South Africa’s Historic Parliament Complex Ravaged by Fire

In a statement on Sunday night, South Africa’s parliament confirmed that there had been “significant damage” to the New Assembly Wing of the building, which includes the National Assembly chamber where lawmakers sit. It also said some offices had been “severely gutted”.

The fire, which began shortly after 06:00 local time (04:00 GMT), came the day after Archbishop Desmond Tutu’s state funeral at St George’s Cathedral, near parliament.

Around 70 firefighters were still battling the fire hours after it started in the early morning, Cape Town’s Fire and Rescue Service spokesman Jermaine Carelse said. Some were lifted up on a crane to spray water on the blaze from above. No injuries have been reported and Parliament itself had been closed for the holidays.

A man has been arrested after a large fire severely damaged the Houses of Parliament in the South African city of Cape Town.

A police spokesperson said the man was facing charges of arson, housebreaking and theft, and would appear in court on Tuesday.

The parliament is not currently in session because of the holidays, and no injuries were reported.

Brigadier Nomthandazo Mbambo said the suspect is also expected to be charged under the National Key Points Act, which protects sites of strategic importance. Further details were not immediately available.

A fire burns at the Houses of Parliament, in Cape Town, South Africa, Sunday, Jan. 2, 2022. The country’s minister of public works and infrastructure said Sunday’s fire started on the third floor of a building that houses offices and spread to the National Assembly building, where South Africa’s Parliament sits. (AP Photo/Leon Knipe)

Firefighters have been working for hours to extinguish the blaze.

President Cyril Ramaphosa called it a “terrible and devastating event”, as he vowed parliament’s work would continue.

Footage from the scene on Sunday showed a plume of black smoke filling the sky, with huge flames coming out from the roof of the building.

Officials said the fire started in the Old Assembly building, which was built in 1884 and originally housed the South African Parliament but is now used for offices. It spread to the newer National Assembly building, built in the 1980s, which is where the Parliament now sits.

Authorities feared extensive damage to both buildings, which have stark white facades, elaborate roof linings and majestic columns, now all obscured by flames and smoke. There were also fears that priceless artifacts inside, including a manuscript where the composer first wrote some lyrics for South Africa’s national anthem, would be lost forever.

Carelse warned that both buildings were at risk of collapsing.

“The bitumen on the roof is even melting, an indication of the intense heat. There have been reports of some walls showing cracks, which could indicate a collapse,” the News24 website quoted Carelse as saying.

J.P. Smith, the Cape Town official in charge of safety and security, said at least one floor of the Old Assembly building was “gutted” and its entire roof had collapsed. The firefighters were now focusing efforts toward saving the National Assembly building, he said.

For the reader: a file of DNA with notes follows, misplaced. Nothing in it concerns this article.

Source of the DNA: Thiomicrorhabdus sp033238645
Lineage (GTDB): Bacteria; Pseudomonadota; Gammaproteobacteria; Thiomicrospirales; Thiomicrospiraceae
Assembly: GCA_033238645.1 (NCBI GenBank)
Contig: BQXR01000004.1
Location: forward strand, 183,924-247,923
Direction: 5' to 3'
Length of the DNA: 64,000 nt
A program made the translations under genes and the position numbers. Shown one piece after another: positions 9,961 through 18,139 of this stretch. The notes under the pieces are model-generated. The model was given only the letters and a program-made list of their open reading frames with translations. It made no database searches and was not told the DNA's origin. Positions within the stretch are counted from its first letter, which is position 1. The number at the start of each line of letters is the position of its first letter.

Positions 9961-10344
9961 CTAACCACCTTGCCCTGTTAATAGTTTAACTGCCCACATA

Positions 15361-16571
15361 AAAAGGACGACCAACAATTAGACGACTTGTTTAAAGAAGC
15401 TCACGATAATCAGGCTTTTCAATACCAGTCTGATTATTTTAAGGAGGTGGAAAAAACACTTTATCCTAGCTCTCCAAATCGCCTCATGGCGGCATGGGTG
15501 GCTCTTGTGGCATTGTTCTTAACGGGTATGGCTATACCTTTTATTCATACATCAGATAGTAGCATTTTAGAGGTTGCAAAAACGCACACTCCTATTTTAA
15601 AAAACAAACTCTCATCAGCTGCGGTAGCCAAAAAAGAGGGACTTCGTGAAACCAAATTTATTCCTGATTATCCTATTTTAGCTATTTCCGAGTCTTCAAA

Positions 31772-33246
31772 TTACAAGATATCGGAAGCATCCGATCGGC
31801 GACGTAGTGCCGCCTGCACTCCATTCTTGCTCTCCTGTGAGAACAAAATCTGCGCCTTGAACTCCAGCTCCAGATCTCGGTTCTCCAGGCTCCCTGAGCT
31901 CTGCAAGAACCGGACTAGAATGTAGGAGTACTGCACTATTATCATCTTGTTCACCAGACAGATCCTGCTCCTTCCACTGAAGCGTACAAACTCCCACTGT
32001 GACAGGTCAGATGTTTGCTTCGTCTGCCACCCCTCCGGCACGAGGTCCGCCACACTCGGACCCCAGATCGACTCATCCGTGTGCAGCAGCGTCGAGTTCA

While the Old Assembly building was closely connected to South Africa’s colonial and apartheid history, the National Assembly building was where former President F.W. de Klerk stood up at the opening of Parliament in 1990 and announced he was freeing Nelson Mandela from prison and effectively ending the apartheid system of white minority rule. The news electrified the country and reverberated around the world.

Security guards first reported the fire at around 6 a.m. Sunday, Carelse said, and the 35 firefighters initially on the scene quickly called for reinforcements. Cape Town activated its Disaster Coordinating Team, which reacts to major emergencies. Police cordoned off the complex and closed nearby roads.

De Lille said an investigation was underway into the cause of the blaze. Authorities were reviewing video camera footage and questioning the man arrested at the precinct.

Firefighters work after a fire broke out in the Parliament in Cape Town, South Africa, on Jan. 2, 2022. (Sumaya Hisham/Reuters)

Ramaphosa and many of South Africa’s top politicians were in Cape Town for the funeral Saturday of retired Archbishop Desmond Tutu at St. George’s Cathedral, about a block away from the Parliament.

South Africans viewed the fire as a double blow on the first two days of the new year, after saying farewell to Tutu and then seeing their Parliament burn.

“It’s just really a terrible setback,” Ramaphosa said. “The Arch (Tutu) would’ve been devastated as well. This is a place he supported and prayed for.”

South Africa has three capital cities. Cape Town is the legislative capital, as Parliament is located there. Pretoria is the administrative capital where government offices are and Bloemfontein is the judicial capital and hosts the Supreme Court.

Cape Town has seen arson attacks before. A huge wildfire on the slopes of Cape Town’s famed Table Mountain last year spread to buildings below and destroyed part of a historic library at the University of Cape Town as well as other structures. A report concluded that fire was started deliberately.

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